WASHINGTON, June 17, 2013—The last report tracking military suicides showed that there is no decrease in the rate of deaths by service members own hands and now there are other military suicides that are gaining attention.
Experts are reporting that they are seeing an increase in the number of military family members killing themselves as well, although the exact rates are not known because these cases are not being tracked at this time.
The growing rate of suicides among the military has been a problem that the chain of command has not been able to get under control since it came to light about 11 years ago.
The report from this past April indicated that there were 11 suspected suicides among active duty Army service members alone in the fourth month of this year.
The same report stated that among all branches of military there have been 161 potential suicides in that month. That averages out to one every 18 hours.
Suicide rates among military personnel have risen steadily during the time that our country has been at war. Since 2001 at least 2,700 service members are believed to have committed suicide and in 2012, there were more deaths in the services than there were from combat.
Suicide in the military is a very serious problem. Historically the suicide rates have been lower in the military than those rates found in the general population. However, with the wars in Iraq and Afghanistan, military suicide rates have increased and surpassed the rates for society at large.
The Department of Defense has taken steps to increase suicide prevention efforts. They have ordered command stand downs, mandated classes on suicide prevention, created videos, and encouraged leadership to ensure that all commanders are taking care of the Service members under their care.
Research that was funded with the hope of understanding and therefore preventing service member suicides has revealed that soldiers who experienced multiple concussions during active service are much more likely to have suicidal thoughts than those who sustained just one injury or never had a concussion, the Los Angeles Times reported.
But additional research indicates that the suicide trend is not restricted to soldiers who have served numerous deployments as was often suspected. As much as 80% of the confirmed suicides were not combat veterans. Common factors do include post-traumatic stress syndrome, but also substance abuse, failed relationships, as well as the repeated head injuries.
Now the alarming trend has emerged of family members committing suicide when they feel unable to cope with the stress and strain of being the support system for a family affected by a combat death or injury.
According to Clinical Psychologist Thomas Joiner the desire for suicide is created by two factors working on each other all the time. A person has to perceive themselves as a burden to others and they also have to feel alienated from others, not an integral part of a family, circle of friends, or other valued group.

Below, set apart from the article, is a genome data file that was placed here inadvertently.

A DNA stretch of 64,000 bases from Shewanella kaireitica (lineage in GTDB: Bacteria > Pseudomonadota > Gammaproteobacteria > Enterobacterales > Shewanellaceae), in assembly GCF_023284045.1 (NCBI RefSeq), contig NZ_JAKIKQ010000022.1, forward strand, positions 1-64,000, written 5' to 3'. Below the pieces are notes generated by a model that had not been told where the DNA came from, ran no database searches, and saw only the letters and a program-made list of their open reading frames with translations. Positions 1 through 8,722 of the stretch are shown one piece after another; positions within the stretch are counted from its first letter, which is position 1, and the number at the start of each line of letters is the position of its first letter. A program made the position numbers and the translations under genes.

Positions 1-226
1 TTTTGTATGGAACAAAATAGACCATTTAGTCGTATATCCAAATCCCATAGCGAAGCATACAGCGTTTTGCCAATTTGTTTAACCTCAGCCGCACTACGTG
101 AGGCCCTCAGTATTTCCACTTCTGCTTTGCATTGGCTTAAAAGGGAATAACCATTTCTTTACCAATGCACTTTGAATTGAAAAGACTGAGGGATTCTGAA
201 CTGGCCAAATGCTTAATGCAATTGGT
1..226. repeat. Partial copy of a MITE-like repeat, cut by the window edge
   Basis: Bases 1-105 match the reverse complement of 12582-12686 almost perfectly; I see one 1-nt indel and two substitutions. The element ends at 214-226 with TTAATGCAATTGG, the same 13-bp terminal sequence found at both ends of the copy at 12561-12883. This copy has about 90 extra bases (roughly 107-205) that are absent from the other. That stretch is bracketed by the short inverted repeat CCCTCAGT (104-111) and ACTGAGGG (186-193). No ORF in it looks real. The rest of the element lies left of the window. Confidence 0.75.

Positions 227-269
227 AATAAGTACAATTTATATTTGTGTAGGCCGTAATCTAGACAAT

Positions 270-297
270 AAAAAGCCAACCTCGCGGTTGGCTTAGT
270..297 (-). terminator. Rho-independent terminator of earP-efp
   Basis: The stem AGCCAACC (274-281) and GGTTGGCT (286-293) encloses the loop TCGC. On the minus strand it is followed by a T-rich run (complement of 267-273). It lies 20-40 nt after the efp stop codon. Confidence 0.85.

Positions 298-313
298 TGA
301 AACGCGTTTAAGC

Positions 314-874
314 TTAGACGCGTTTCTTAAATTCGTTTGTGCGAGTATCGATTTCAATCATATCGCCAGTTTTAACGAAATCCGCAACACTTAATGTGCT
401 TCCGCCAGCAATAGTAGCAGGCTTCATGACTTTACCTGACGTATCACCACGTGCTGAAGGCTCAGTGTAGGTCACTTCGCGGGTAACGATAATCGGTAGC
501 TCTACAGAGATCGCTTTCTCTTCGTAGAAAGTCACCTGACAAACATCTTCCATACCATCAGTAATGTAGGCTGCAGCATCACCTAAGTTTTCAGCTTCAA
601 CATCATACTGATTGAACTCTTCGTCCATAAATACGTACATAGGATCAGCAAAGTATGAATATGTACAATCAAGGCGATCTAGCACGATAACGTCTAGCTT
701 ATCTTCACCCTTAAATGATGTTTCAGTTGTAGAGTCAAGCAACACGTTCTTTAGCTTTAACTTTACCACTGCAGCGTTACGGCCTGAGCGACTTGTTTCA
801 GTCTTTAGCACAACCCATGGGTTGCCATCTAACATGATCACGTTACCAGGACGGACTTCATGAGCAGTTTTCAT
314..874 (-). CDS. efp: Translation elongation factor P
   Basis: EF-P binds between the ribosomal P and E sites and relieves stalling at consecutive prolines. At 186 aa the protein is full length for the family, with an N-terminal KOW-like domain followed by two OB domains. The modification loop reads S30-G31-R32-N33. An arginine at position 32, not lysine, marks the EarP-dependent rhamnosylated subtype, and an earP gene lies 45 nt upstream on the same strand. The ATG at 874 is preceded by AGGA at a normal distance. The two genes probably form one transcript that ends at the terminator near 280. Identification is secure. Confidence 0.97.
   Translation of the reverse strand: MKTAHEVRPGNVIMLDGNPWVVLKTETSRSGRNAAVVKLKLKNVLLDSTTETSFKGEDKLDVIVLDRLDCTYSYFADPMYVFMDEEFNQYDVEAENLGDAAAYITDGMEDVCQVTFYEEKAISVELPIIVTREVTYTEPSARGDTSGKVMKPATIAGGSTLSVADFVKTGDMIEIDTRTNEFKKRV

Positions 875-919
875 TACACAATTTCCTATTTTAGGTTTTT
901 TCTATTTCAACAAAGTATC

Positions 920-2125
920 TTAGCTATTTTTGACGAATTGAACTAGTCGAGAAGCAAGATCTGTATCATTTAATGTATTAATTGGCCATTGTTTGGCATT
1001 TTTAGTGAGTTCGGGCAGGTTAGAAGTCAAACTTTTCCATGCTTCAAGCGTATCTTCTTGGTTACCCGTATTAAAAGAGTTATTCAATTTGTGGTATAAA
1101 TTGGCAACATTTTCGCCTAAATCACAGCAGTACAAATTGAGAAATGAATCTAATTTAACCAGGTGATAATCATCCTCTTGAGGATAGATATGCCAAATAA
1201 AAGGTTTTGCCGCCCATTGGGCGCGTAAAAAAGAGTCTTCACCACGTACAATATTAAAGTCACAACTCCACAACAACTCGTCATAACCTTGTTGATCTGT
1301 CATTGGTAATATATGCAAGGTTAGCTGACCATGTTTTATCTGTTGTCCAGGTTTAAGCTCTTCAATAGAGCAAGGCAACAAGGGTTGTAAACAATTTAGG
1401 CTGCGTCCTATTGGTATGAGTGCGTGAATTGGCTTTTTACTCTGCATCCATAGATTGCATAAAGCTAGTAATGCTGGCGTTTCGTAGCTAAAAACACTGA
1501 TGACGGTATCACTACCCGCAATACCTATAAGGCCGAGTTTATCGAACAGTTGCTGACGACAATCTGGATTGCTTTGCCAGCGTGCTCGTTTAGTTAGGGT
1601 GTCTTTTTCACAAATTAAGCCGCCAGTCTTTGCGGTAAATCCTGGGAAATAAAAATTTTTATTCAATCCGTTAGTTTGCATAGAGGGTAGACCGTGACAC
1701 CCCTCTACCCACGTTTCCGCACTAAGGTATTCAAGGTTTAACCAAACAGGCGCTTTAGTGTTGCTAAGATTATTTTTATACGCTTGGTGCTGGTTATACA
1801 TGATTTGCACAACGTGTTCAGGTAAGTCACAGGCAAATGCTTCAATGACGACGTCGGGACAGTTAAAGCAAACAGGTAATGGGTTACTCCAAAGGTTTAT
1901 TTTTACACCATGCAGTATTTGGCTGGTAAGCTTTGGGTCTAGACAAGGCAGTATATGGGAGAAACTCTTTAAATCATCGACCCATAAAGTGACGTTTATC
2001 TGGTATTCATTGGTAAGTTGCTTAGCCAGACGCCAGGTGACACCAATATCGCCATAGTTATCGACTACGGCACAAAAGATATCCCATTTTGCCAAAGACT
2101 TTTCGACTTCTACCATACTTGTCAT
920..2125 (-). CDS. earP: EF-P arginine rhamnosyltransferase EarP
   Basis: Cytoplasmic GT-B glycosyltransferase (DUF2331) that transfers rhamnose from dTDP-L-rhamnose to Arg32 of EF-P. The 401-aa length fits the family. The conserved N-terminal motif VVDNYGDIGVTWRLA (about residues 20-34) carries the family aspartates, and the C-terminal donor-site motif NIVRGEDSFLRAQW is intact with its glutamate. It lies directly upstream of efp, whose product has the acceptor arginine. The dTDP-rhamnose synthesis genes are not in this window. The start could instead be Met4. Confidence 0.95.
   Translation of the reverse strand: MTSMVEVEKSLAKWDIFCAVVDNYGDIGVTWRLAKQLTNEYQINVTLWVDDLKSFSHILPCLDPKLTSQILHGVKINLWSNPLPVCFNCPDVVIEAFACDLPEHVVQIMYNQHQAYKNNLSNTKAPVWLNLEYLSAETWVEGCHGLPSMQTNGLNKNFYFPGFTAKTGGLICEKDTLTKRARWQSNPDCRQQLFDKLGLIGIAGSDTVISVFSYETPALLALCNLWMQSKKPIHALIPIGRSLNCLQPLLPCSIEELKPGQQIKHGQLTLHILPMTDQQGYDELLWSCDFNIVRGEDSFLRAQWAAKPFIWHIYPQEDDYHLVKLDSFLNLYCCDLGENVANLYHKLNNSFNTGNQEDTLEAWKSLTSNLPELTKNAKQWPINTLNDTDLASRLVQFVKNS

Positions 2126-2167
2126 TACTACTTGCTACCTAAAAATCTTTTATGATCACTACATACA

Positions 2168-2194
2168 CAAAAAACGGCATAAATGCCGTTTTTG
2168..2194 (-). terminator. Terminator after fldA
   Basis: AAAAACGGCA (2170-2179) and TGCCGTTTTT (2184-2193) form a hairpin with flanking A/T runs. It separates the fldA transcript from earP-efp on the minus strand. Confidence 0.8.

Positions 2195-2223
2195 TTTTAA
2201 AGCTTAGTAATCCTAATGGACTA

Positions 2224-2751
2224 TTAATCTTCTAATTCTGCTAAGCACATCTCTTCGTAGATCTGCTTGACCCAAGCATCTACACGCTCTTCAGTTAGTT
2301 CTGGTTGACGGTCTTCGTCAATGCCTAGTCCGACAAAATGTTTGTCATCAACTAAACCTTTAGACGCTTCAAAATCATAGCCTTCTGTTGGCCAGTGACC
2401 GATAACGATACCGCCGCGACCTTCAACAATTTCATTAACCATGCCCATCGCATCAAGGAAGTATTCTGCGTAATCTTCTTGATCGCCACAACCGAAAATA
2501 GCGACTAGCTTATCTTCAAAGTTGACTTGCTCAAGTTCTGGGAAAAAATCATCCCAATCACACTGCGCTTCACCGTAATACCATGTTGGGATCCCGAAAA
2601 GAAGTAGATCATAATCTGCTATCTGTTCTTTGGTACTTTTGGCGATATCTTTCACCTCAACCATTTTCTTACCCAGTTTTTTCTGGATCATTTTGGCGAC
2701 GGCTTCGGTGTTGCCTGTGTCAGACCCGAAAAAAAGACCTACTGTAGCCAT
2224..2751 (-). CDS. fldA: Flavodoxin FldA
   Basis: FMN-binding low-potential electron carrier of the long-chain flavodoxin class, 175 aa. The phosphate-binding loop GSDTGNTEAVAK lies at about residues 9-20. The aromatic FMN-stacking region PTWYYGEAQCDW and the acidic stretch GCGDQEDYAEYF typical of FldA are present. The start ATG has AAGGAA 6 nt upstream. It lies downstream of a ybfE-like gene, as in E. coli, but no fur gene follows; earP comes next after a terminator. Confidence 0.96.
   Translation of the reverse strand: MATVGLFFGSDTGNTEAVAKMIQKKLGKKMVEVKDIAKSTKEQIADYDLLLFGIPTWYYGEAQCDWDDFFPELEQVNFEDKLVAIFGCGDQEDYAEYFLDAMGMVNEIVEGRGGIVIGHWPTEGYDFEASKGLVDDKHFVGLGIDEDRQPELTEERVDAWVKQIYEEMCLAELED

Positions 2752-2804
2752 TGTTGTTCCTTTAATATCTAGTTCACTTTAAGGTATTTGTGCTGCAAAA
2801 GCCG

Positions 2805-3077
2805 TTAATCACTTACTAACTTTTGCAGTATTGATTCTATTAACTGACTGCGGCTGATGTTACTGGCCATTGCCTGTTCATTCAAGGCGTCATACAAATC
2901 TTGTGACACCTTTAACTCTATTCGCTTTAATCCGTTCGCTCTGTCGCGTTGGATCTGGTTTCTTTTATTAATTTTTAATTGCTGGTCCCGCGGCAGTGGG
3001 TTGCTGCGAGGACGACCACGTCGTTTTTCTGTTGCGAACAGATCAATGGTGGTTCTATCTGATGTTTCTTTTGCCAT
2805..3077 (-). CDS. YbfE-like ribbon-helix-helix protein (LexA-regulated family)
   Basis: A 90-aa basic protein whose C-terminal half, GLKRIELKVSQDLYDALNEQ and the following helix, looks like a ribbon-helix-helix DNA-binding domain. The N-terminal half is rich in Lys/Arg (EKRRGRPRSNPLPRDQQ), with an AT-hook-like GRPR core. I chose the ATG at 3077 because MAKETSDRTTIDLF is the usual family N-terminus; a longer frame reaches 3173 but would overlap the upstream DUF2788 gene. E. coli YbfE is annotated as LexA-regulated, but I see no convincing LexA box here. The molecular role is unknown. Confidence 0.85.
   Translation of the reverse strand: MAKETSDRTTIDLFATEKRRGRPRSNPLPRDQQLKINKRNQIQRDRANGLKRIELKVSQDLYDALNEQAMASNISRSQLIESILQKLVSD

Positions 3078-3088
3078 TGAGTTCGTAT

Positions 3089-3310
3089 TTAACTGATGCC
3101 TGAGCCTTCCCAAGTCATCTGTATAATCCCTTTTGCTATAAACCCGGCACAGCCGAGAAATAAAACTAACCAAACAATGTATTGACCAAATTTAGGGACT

This is what seems to be happening to the families of military members.
An example is the Velez family, before Army Spc. Andrew Velez left Texas, he asked his fragile sister to write him a promise before he went to Afghanistan.
Monica Velez knew she owed him that much. In the horrid weeks after they had lost their brother, Freddy Velez, to enemy fire in Iraq, Monica tried to end her life with pills and alcohol. Now, she put pen to paper: “I will not hurt myself. I will not do anything crazy. I know that Andrew loves me. I know that Freddy loved me.” Andrew folded her note and slipped it into his pocket.
“Don’t break your word to me,” he told her before heading back to war.
Seven months later, Andrew, 22, sat alone in an Army office at a base in Afghanistan. He put a gun to his head and committed suicide. Back in Texas, word reached Monica Velez who, once again, found herself in a dangerous place. Only now, she was alone. Days of alcohol and anti-depressants. Nights of dark thoughts: “It would just be better if I was gone.”
Some of the family member suicides have stories similar to the Velez’s who have lost loved ones in combat but others are sparked by exhaustion and despair as their loved ones are returning with noticeable and unnoticeable injuries and the spouses realize all that will be required of them for the foreseeable future.
Kristina Kaufmann, a long-time Army wife, knows of three other Army wives, all friends, who took their lives in recent years. “When you know that you are the anchor — and if you go down, the family’s going down — the problem is that you can only do that for so long,” said Kaufmann. “That population (of spouses) is at the most risk. Because the storm is going to happen when everybody comes home. That’s where we are, unfortunately, going to see an uptick in lots of negative outcomes, including suicide, including suicide among the spouses.”
Kaufmann argues that military-family suicides should be tracked and researched by the Department of Defense to help mental-health experts to slow or stop the problem. She knows, however, such an accounting is not likely since it took years and immense pressure before the DOD was willing to keep numbers on suicide rates of the military personnel themselves.
Army officers at Fort Hood have occasionally asked Monica Velez, who now lives in Austin, Texas, for ideas to help them prevent the rising military suicide rate. She watches that tally, too.
“The numbers take my breath away. I know it can be overwhelming for the Army generals on the other end of the table trying to figure this problem out. Because it’s like an airborne disease going through the building and you’re trying to figure out how to stop it before it gets to you,” she said.
“But it’s coming at a really fast rate, and it’s inevitable.”
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